Howard Silverman joined our Portland office for an MGxCHANGE workshop to discuss resilience and the social-ecological relationship in a systems approach towards change. MGxCHANGE is an initiative we began as an agency to facilitate discussion with social change catalysts through the exploration and exchange of ideas and fostering collaboration. This event centered around the question of: what does it mean to “get good at change”?
We live in a time of flux, a time for innovation and transformation, a time for getting good at change. But change is hard. Think about how difficult it can be to modify long-standing habits, compared with trying to develop a new organizational direction or trying to influence broader social shifts. In what ways are these challenges similar and in what ways they are different? And in what respects are these challenges of design?
Howard teaches systems thinking in the Collaborative Design MFA program at Pacific Northwest College of Art; he is also a principal at the consultancy Pattern Labs. Formerly at Ecotrust, he was a senior writer and analyst where his work integrated systems thinking, spatial planning, and communities of practice in areas such as food systems, fisheries and forestry, climate and energy, and ecosystem services. Howard was the lead writer of Ecotrust’s Resilience & Transformation: A Regional Approach, which lays out the core principles of resilience and how to develop capacity for each principle.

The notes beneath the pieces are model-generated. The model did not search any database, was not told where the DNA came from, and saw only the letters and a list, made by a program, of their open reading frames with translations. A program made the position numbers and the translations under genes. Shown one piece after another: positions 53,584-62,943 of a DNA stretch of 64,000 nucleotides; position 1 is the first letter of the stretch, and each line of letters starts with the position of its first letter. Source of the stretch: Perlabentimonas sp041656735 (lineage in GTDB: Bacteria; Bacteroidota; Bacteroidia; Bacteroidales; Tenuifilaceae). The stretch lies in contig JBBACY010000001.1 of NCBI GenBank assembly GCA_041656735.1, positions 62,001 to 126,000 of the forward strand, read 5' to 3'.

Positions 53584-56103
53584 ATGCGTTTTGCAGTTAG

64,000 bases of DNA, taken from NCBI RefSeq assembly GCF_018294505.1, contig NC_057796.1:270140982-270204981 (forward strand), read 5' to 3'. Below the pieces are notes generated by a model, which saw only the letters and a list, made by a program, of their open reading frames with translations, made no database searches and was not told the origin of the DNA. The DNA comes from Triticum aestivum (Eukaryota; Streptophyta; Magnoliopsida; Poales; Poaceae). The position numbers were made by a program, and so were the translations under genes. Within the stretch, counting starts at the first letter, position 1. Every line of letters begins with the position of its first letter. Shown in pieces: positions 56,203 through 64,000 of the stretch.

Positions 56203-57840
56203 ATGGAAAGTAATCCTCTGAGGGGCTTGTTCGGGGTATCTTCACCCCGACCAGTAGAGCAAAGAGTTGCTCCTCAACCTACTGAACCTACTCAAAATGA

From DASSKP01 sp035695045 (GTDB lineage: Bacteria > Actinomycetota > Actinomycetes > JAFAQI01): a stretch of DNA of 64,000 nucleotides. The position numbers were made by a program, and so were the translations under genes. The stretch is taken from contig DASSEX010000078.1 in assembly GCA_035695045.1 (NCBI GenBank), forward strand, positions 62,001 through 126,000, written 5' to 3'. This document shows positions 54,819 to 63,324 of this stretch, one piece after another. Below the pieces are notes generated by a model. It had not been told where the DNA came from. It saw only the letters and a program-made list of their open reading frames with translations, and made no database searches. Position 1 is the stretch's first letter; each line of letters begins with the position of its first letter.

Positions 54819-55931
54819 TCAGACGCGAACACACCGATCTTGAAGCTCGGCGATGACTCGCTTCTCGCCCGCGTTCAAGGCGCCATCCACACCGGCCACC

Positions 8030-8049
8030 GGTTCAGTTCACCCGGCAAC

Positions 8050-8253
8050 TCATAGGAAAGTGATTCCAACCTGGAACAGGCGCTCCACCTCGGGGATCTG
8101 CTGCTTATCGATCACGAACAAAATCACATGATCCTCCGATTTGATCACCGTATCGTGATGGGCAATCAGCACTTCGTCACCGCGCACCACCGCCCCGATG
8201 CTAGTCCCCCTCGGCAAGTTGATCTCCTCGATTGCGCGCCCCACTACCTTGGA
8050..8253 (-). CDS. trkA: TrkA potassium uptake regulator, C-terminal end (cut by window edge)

- Plan for change: capacity for flexibility, awareness of uncertainties, and functional redundancy
- Expand opportunities: capacity for human potential; leadership, creativity, and entrepreneurship; and diversity
- Develop rich relationships: capacity for social capital; local and regional self-reliance; and rich feedbacks
- Design for learning: capacity for integration of knowledge and practice; social memory and learning; and continuous institutional innovation
- Consider multiple scales: capacity for systems thinking, foresight, and compassion
Howard joined MG fresh from presenting at Resilience 2014, an international science and policy conference about the resilience of social and ecological systems, in Montpelier, France. He blogs at Solving for Pattern and his writings have appeared in Conservation Biology, Ecopsychology, Journal of Industrial Ecology, Huffington Post, Shareable, and On the Commons. We are also extremely appreciative for New Seasons Market, Premier Press, and Pacific Northwest Kale Chips supporting this event.
Joined by guests from Q Center, Portland Community College, OEA Choice Trust, Wieden+Kennedy, Portland Design Museum and a variety of other fields and corners of Portland, the discussion evolved around the question: what do you think and feel about when you think and feel about getting good at change? We talked about everyday and theoretical challenges to change and our aspirational desires for change on an individual and systemic level, with the help of sticky notes to help our notes literally and figuratively stick.